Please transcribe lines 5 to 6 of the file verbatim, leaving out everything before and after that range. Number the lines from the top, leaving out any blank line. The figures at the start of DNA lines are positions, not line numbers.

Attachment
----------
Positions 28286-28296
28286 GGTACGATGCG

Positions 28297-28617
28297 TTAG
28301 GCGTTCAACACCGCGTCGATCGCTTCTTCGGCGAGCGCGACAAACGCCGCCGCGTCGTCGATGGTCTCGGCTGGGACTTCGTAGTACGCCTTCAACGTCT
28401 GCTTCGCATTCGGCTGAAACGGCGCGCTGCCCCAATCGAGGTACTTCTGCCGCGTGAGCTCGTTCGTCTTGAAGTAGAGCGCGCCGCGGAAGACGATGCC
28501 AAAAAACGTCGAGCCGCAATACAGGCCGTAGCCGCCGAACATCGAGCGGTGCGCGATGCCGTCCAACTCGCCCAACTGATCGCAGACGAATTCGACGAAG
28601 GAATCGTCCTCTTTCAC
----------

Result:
28301 GCGTTCAACACCGCGTCGATCGCTTCTTCGGCGAGCGCGACAAACGCCGCCGCGTCGTCGATGGTCTCGGCTGGGACTTCGTAGTACGCCTTCAACGTCT
28401 GCTTCGCATTCGGCTGAAACGGCGCGCTGCCCCAATCGAGGTACTTCTGCCGCGTGAGCTCGTTCGTCTTGAAGTAGAGCGCGCCGCGGAAGACGATGCC